Thai
national
h,)';
J u ~ t 
approwd
course,
which will foclis
on
the
impacts
of tourism,
and
parks
for private
tourism
deve:opnwnt.
Economists,
environmentalists
and
legcll
the
current debdte
on
tourism
in
COd.
Lecturers
will
include'
those
who haw
experts argue
thilt
p r i v a t i ~ d l i o r l 
of national
pdrks
threatens
the
country's
last
bf'cn
Ifl
the
forefront
of
the struggle,
like
Sergio
Carvdlho
of
the
j(;F.
We
art'
irreplace,lble
genetic
r e ~ O L J r C e s 
ofplant
clnd
anirnell specips.
to
d
p e ~ ) t ) I ( ' , : , ' 
('oncern,
and
thenaturdl
Pflviroflillent
by
Piluk('t
P1,bli,hed by.
[qL.itlhlc
T ( ) i 1 r i ~ : T 1 
Option,
(EQUATIONS).
')(,.
II
C"lu!lY.
:,ld
I,
j),lf1i:di()(('
r;w
J
W.
INDIA.
D ~ s l g r l 
ilnd
P h ( ! l j ) r ) ' { l < , s t ' m l l ~ 
R,'vi'lidlity
DigltN'ci
[')1,,·,
..
,1111';
d
HI
Crc'i1hlC
D!"lgll.
I,IV"II,'
Ru,(d,
Bdng,ilo:('.
indl,1.
ALTERNATIVE
NETWORK
LETTER
A Third World Tourism Critique
For
Private Circulation
Only
Vol. 5
No.3
September
19H9
S
PEAKING
with a friendly waiter
at
a
beach-side restaurant
at
Kovalam
Kerala's
'premier'
resort
j
enquired whether
the'arrack'
Silent
Country
liauor)
some
tourists
wpre
being
served
was
distilled
from
the
coconut
By
Edouard
Bailby
what
we
tell
them,
actually
it's
made in the
village:
he 
F
OR decades,
Albania's three
have
lived
In
near
a chemical concoction, quite likely a
health
isolation
from the
rest
of
the
world.
Since
the
end
of World
WdrII,
the
This
to
me
wasyet
another
example
of
the
invariable victimisationcountry
has
severed
long-standi
ng
relations
with
its
three
main
ideotourism.
The
tourist gladly
pays
for
genuine
fakes
-
'hey,
that's 
logical
allies
-
Yugoslavia,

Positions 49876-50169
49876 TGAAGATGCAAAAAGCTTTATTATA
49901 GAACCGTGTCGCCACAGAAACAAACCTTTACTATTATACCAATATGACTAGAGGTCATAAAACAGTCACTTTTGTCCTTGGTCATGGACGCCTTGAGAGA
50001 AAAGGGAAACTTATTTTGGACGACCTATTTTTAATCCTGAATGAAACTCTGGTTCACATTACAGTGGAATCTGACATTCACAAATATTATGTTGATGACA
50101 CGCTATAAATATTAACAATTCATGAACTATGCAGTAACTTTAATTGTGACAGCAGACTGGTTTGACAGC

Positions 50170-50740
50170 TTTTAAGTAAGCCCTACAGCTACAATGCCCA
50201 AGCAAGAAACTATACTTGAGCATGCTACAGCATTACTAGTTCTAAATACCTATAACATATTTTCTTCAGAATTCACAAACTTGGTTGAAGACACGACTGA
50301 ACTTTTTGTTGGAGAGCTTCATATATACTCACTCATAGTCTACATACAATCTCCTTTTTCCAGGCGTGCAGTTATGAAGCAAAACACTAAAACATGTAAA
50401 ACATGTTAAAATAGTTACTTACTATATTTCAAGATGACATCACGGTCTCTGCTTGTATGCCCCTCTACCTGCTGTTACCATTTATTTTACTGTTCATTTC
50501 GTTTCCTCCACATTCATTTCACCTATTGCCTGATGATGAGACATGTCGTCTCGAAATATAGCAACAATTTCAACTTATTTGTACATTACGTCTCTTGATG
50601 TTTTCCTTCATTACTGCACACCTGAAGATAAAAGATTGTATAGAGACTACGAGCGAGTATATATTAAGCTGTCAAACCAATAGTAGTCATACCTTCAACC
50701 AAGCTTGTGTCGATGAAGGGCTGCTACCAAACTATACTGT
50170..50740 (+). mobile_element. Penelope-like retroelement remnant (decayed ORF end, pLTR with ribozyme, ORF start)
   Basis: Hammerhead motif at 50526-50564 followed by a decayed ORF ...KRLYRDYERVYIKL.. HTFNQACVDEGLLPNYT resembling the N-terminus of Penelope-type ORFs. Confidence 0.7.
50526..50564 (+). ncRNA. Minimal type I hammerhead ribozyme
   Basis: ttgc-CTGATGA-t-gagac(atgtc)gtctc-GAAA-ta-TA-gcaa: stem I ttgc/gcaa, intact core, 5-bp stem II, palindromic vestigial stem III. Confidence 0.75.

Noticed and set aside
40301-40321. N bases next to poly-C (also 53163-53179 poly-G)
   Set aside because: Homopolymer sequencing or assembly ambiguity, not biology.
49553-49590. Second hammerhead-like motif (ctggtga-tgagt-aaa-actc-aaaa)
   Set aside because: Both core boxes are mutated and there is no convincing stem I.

the
Soviet
Union
and
the
People's
Republic
-
and
is
hardly
expected
to
know that, for
exampie,
illegally
brewed
in that
order.
Enver
Hodxa
,
the
man
who
led
Albania into independence
in
arrack
has
beenthe
cause
of
hundreds
of
deaths
in
India.
The
host
community,
1945
and
remained
the
country's
top leader
until
his
death in
1985
ilt
age
77,
equally,
smilingly
accepts the small change
that
is
thrown
its way
by
itinerant
used
to
say,
"We'll
eat
grass
if
we
must but we'll
remain
independent:'
Infact,
visitors,
and
pays
eventually with irreparable
loss
of culture
and
identity.
All
theSocialist
People's
Republ
ie
of
Albania
has
willi
ngly renounced
the
assistanCl'
for
the
sake
of
an
immediate economic benefit, instant gratification.of
its
former
friends
in favor
of
the
Marxist-Leninist concept of a dictatorship
The
tourism
whirlpool
is
a
never-ending vicious
circle, expanding
its
contours
of
the
proletariat.all
the
while. trapping
e v e r - i n C i ' e a ~ i n g 
numbers
in
its wake.
As
visited Albania
for
the
first time
in
1971.
As
a reporter
for the
Paris-based
offer traditional hosoitalitv. Cultural
exchange
!
was
-
after
lengthy negotiations a
feat.
Only
half-a-dozen
Western
Short
Term
Highs
permit
from
the
I
irane
ar.\I·»rnmpnt
Seventeen
years
later,
on
French
magazine
Ceo,
I
again
set
foot
economic
advantages
are
touted
by
city-based
intellectuals
and
the
media. The
on
Albanian territory -
this
time holding
a
collective
visa
as
a
member
of a
governments
follow
suit,
offering
massive
incentives
to
the
travel and
hotel
small
group of
tourists.
For
an
entire
week
I
traveled
allover
the
country,
industry
-
the
taxpayer
ends
up
subsidising
thecoffers
of
some
distant
capitalist,from
north
to
south
on
a
bus
owned
by
the
state-run
tourist
agency,
since no
domestic or multinational.other
means of
transportation
was
available. Indeed,
it
issti
II
illegal
to
own
an
I
ndia
is
estimated
to
have
earned
Rs.
1890
crores
(depending
on
the source,
automobile
in
Albania,where
private
cars are seen
as
symbols of